Arts

Curtain Call for Salt City Center’s Beloved Pat Lotito

Pat Lotito’s impact on the Syracuse arts scene is felt even after her death.

Pat Lotito at the 2010 SALT Awards. Michael Davis photo

Married couples can support each, fight for the same goals, share the same values and still maintain distinct aesthetics and personalities. Think of Eleanor and Franklin Roosevelt, or Anne Bancroft and Mel Brooks. So it was with Pat and Joe Lotito, the hardest-working, most self-sacrificing team on the Syracuse arts scene for nearly five decades.

From the founding at the old warehouse on Peat Street in the late 1960s, the Salt City Center for the Performing Arts programs always carried pictures of founder Joseph N. Lotito, Pat’s husband who died in 2009. Joe directed and appeared in many Salt City Center productions, sometimes admirably. But as a tireless jill of all trades as well as music director, Pat — who died Jan. 9 at age 87 — was vital to every production. Performing the score of Jesus Christ Superstar more often than anyone on earth is actually one of her lesser accomplishments.

Humor united and defined them. Joe knew how to tell a joke and get a laugh when his character was required to deliver one. Pat, a blonde from Kansas City, brimmed with a subtle, often impish wit that could rise to any occasion. She loved to compete in the New Yorker cartoon caption contests.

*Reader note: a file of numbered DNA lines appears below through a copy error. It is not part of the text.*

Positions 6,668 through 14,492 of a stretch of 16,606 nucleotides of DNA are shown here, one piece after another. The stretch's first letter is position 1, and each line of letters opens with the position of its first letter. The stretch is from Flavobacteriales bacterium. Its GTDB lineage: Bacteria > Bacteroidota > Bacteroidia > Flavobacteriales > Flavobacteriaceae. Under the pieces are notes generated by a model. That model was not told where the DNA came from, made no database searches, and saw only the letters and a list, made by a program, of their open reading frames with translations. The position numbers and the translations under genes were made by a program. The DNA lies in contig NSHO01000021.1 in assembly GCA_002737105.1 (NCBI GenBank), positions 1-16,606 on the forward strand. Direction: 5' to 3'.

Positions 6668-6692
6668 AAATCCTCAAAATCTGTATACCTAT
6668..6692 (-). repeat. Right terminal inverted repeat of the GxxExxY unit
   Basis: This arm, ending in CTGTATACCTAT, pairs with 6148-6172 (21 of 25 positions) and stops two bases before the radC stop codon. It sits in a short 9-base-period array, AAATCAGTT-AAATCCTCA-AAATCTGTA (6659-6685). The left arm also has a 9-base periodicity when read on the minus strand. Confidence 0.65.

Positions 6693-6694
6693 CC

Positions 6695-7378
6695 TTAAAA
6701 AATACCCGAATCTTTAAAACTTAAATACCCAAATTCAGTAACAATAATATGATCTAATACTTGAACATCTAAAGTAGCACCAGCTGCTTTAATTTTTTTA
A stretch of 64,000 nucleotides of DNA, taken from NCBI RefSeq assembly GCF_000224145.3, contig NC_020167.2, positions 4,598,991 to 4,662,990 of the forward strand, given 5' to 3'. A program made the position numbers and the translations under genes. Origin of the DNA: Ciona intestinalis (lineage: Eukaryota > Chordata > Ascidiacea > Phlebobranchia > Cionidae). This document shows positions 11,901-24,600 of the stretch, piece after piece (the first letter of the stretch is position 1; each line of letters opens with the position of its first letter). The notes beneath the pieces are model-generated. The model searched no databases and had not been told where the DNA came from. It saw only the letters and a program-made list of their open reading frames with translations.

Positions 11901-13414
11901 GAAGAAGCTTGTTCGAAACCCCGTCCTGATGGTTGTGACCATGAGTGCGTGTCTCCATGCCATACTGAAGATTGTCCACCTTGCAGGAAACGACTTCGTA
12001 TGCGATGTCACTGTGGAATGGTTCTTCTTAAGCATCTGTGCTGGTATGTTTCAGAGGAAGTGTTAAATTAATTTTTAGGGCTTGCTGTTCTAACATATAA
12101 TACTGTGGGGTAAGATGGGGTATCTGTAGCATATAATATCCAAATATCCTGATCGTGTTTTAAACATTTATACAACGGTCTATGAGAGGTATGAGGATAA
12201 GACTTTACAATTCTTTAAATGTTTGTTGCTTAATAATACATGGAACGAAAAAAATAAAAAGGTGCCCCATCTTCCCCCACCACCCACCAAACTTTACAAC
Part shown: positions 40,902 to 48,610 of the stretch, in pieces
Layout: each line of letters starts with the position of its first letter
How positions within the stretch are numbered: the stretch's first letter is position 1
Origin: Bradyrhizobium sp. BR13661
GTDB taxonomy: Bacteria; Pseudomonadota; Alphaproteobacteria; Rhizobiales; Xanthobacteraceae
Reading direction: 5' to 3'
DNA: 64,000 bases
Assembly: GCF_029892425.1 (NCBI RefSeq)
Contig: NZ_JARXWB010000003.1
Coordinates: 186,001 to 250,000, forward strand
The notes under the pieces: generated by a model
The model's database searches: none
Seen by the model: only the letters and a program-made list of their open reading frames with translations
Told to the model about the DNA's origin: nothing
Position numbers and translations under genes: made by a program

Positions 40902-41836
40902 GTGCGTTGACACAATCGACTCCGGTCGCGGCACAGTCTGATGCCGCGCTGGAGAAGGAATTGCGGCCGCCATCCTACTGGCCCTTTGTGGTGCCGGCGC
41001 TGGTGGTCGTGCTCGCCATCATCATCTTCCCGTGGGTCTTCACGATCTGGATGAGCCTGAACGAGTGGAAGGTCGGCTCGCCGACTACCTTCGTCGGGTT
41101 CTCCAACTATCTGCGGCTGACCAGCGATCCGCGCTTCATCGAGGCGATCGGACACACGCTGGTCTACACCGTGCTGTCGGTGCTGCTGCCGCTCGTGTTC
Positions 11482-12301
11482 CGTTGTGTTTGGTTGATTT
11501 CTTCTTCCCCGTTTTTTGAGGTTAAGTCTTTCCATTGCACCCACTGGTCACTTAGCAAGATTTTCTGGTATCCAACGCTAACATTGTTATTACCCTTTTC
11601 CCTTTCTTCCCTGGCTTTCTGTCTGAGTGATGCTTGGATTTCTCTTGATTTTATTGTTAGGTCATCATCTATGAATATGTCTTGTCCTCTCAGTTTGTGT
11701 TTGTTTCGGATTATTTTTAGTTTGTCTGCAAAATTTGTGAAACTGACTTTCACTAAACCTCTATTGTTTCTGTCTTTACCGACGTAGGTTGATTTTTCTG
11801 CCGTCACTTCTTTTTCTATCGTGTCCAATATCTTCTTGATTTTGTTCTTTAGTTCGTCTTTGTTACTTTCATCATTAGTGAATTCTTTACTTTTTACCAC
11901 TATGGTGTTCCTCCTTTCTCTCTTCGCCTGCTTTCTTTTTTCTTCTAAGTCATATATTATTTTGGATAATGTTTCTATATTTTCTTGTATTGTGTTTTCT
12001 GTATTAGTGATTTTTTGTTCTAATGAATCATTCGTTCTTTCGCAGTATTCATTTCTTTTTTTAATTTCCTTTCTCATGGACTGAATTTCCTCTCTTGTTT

Pat Lotito served as musical director for many Salt City Center shows, including the 1980s-era musical blockbuster Two by Two (featuring Bob Brown and Joe Lotito). Michael Davis photo | Syracuse New Times

During a rehearsal for Sweeney Todd: The Demon Barber of Fleet Street in the 1980s, actor Robert “Tank” Steingraber was standing near Pat’s piano when a lethal-sized piece of plaster fell off the Salt City ceiling (a former synagogue erected in 1916) and landed squarely on her goose-necked lamp. The shattered bulb sprayed sparks over the whole piano and keyboard. Unfazed, never missing a beat, Pat crooned to Steingraber, “Ain’t this place something.

Quite apart from her facility at generating laughter, as seen in her poetry and song lyrics, Pat could brandish the penetrating wit that shapes insight. This was best on display in her deeply personal show of Alice in Wanderland in 1991, with about 30 songs in a variety of styles from rock and reggae to Puccini. All the numbers were tailored to fit the talents and stage personae of Salt City Center veterans, including Tony Brown as the White Rabbit, husband Joe as the Mad Hatter, Frank Fiumano as the Cheshire Cat, and Bill Molesky as a Rasta Caterpillar, the only local show ever to attempt that.

The libretto spins off Alice in Wonderland and Through the Looking Glass, of course, only the consumption of white pills here signals death, not a dreamworld. Lotito never invited a comparison of herself with Lewis Carroll, but there it was: existential ambiguities and in-joke pranks in the guise of a children’s entertainment. It was also frequently hilarious and eminently singable.